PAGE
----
The species is widely distributed throughout continental Europe and is a timber tree of major economic importance. The large tree usually has a straight, cylindrical trunk and grows to a height of about 30 m (up to 55 m), with a large diameter of about 60 cm (up to 1,5 m).
The colours range from creamy white to light yellow and to red-brown. Heartwood is not distinct from sapwood. Spruce is straight-grained with thin and regular texture. Resin canals are rather common. The wood is soft, low in weight and has medium density. The strength properties are good.
Sawing and machining is easy, also assembling. Spruce has a slight tendency to split when nailed.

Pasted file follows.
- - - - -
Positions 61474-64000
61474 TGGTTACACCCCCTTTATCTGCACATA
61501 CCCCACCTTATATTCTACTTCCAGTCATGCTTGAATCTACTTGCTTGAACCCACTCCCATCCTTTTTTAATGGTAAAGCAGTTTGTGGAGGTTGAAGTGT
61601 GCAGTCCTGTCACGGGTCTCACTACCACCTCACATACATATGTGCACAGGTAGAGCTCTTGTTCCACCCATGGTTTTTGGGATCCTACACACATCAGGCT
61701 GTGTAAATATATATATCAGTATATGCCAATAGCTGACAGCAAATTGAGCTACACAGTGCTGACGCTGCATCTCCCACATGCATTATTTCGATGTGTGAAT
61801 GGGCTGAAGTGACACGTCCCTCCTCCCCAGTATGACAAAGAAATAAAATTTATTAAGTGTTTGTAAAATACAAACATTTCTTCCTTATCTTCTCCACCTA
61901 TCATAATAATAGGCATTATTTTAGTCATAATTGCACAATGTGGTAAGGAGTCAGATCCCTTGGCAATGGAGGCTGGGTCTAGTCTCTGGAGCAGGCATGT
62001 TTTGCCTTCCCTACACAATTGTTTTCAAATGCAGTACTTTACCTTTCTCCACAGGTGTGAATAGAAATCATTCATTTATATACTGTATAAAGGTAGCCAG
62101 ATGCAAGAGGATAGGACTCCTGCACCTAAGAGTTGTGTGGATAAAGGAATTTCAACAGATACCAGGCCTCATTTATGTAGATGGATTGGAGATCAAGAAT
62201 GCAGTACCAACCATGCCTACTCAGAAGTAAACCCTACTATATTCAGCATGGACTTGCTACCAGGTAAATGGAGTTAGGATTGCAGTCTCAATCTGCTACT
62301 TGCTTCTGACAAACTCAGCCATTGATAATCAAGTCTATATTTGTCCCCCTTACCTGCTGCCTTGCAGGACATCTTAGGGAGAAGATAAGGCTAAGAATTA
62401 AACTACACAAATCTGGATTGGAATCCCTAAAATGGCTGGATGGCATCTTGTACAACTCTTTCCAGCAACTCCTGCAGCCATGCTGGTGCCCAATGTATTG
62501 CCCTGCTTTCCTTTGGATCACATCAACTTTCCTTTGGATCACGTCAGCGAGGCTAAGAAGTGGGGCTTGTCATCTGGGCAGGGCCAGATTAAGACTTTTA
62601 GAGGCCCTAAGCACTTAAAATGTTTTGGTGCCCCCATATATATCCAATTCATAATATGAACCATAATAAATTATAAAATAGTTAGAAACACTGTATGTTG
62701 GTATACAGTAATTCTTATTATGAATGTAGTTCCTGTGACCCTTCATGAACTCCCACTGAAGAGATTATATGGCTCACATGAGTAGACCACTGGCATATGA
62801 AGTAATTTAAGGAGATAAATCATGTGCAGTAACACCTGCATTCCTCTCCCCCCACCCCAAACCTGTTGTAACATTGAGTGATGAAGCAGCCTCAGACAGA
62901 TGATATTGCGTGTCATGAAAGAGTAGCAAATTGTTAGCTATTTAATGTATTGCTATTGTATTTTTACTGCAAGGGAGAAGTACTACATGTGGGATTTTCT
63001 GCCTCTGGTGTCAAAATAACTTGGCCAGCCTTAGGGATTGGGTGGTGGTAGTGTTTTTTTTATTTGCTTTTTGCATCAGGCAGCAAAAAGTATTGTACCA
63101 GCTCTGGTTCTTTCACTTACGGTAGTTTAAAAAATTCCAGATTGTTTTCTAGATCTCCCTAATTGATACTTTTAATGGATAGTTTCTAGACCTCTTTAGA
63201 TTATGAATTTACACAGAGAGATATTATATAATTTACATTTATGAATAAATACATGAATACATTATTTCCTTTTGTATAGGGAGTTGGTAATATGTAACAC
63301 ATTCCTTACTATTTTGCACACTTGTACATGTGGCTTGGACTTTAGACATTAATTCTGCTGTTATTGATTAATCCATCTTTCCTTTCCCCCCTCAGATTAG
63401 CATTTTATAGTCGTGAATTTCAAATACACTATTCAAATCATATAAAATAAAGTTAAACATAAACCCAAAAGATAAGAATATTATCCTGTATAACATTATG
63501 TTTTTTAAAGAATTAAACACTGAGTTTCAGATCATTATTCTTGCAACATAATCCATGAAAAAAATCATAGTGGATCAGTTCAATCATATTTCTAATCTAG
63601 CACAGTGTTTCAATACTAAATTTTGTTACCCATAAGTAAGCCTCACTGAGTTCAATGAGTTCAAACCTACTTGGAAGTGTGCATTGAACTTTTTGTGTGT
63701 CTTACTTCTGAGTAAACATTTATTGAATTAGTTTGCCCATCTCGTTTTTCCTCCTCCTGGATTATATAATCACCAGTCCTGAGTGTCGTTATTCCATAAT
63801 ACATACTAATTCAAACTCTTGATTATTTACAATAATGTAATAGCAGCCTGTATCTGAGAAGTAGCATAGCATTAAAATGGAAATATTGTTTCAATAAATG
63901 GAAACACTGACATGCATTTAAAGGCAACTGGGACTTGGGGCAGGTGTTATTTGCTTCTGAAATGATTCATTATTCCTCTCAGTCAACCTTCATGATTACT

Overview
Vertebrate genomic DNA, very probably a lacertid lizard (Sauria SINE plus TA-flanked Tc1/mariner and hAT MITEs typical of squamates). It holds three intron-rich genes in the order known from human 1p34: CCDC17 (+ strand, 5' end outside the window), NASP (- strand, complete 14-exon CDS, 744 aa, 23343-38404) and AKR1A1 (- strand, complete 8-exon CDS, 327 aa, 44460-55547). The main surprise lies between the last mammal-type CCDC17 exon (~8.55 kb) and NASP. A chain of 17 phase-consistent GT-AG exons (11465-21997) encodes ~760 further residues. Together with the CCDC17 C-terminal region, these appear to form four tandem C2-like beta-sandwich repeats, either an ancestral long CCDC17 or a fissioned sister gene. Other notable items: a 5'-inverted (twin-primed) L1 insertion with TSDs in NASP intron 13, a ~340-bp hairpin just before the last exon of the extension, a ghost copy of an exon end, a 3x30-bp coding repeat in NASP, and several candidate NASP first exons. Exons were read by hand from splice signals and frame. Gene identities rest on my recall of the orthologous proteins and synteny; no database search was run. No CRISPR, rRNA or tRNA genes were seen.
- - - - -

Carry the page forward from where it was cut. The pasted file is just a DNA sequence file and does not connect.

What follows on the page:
The typical end-uses for spruce wood are for structural end uses, indoors and outdoors, thus it is the most important building and construction timber in Europe. It is also used for decorative plywood, decorative veneer, domestic flooring, factory flooring, general carpentry, interior construction, joinery (external). Spruce wood from Central and Eastern Europe shows exceptional resonance qualities and is used for musical instruments like sound boards of pianos and bellies of violins and guitars.